• 1:2 “Go at once to Nineveh, that great city”
  • 3:2 “Get up, go to Nineveh, that great city”
  • 4:11 “And should I not be concerned about Nineveh, that great city”

And you know what – each description there? That’s God speaking to Jonah. God describes Nineveh as a great city. And despite of everything you’ve done, God describes you as a great person.

We can repent and turn back to God

But just because we can be assured that no matter what we do, God loves us, doesn’t mean that we can do anything we want. God still sent a message to Nineveh and that message had a threat of destruction in it. God gave them 40 days, and if nothing happened then Nineveh would be overthrown. So what does Nineveh do? Firstly, the people believed God. The message is shown to us and the first thing we must do is believe.

Secondly, they acted. They proclaimed a fast and everyone put on sackcloth – an act of repentance. When news reaches the King, even himself covered himself in sackcloth and ashes, and says “All shall turn from their evil ways and from the violence that is in their hands. Who knows? God may relent and change his mind; he may turn from his fierce anger, so that we do not perish.”

While we may have done bad things in the past, we are always able to stop, to repent, turn around and go in the direction that God is calling us.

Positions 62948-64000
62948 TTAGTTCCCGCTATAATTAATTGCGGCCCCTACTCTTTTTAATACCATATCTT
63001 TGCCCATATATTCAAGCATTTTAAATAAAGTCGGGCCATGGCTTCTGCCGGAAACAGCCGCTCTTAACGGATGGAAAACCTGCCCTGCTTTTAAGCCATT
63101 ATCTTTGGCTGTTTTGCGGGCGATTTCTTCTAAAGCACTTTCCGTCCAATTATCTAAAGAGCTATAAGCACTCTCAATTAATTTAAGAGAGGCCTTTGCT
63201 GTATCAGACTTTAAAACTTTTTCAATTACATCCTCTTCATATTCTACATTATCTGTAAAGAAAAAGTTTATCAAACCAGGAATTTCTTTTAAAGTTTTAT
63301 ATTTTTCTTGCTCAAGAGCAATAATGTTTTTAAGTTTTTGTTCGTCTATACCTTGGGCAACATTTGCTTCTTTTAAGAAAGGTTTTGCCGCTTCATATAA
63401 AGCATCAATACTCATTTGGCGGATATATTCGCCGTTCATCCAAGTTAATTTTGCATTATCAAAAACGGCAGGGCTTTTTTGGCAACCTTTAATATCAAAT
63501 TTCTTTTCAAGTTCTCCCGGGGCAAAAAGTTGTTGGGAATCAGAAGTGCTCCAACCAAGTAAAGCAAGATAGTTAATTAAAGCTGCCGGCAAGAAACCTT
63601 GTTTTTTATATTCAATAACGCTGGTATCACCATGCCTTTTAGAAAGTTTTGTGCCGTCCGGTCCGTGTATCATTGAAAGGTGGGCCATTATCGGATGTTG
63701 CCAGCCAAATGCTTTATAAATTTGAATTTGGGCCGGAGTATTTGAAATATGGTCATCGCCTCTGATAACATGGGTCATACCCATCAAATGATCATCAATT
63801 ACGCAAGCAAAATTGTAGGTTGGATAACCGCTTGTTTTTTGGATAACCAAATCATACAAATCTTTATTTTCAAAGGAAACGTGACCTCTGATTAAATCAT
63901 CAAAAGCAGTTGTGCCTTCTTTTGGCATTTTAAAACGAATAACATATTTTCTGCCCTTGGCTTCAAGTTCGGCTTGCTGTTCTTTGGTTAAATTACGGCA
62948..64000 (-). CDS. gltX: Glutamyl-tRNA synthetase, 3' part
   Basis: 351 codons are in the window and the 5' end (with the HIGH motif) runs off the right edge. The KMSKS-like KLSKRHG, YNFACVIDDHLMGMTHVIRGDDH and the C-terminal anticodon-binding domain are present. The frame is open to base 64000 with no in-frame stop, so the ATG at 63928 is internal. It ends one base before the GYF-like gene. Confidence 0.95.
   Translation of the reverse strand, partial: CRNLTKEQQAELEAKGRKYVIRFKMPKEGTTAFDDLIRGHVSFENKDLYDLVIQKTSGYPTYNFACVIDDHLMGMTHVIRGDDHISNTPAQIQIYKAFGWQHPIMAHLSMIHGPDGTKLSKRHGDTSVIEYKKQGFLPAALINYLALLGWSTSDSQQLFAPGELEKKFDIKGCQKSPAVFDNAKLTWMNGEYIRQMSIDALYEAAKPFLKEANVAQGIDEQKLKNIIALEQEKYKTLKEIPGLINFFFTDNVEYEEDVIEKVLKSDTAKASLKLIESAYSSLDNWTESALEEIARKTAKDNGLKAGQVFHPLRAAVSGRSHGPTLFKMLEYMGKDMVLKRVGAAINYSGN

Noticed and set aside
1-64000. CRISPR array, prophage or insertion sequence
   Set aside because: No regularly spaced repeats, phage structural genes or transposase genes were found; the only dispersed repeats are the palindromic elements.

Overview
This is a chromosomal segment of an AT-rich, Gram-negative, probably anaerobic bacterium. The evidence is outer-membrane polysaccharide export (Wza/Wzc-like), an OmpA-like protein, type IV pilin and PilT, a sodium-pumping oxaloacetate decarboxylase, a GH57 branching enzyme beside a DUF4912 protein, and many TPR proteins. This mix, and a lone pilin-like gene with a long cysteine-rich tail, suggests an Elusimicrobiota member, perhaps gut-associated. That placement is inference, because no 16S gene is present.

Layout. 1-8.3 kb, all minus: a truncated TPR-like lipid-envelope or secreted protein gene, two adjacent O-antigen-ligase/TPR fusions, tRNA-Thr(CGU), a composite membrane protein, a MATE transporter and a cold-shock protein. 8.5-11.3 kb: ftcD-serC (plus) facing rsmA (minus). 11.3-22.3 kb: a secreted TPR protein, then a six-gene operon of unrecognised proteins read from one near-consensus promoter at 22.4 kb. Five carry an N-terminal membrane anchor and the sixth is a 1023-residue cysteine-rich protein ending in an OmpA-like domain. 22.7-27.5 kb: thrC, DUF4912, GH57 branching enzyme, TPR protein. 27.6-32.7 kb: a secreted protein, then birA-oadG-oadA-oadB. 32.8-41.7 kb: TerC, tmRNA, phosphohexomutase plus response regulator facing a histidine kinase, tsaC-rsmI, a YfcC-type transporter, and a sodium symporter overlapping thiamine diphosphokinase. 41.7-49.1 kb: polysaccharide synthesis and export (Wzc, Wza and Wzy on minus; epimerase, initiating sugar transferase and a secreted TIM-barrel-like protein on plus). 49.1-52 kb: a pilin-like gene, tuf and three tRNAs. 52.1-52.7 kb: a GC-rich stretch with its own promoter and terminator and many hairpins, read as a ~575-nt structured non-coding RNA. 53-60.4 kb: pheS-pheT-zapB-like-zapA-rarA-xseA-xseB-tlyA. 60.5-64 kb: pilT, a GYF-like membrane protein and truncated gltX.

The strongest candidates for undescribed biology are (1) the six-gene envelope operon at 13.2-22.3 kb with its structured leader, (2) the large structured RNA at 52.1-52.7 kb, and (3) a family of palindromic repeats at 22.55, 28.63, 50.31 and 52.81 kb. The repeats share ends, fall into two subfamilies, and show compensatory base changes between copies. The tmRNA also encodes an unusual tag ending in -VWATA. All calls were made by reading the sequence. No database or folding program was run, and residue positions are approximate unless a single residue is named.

We can live in the love of God

And what is that direction? We read in a few different places what God requires of us. In Micah – the book after Jonah – we read “He has told you, O mortal, what is good: and what does the LORD require of you but to do justice, and to love kindness, and to walk humbly with your God?” In Matthew, we read Jesus tell a Lawyer what the greatest commandments are: “You shall love the Lord your God with all your heart, and with all your soul, and with all your mind.” This is the greatest and first commandment. And a second is like it: ‘You shall love your neighbour as yourself.’”

That’s really what it all boils down to. When we repent, and accept God’s forgiveness, we then start living as Christ calls us to live. To love God humbly, with everything that we have. To love others, showing kindness to them and ensuring that we have justice for all. And to love ourselves – because how can we love others if we do not love ourselves?

Accept God’s love in your life, and offer it to others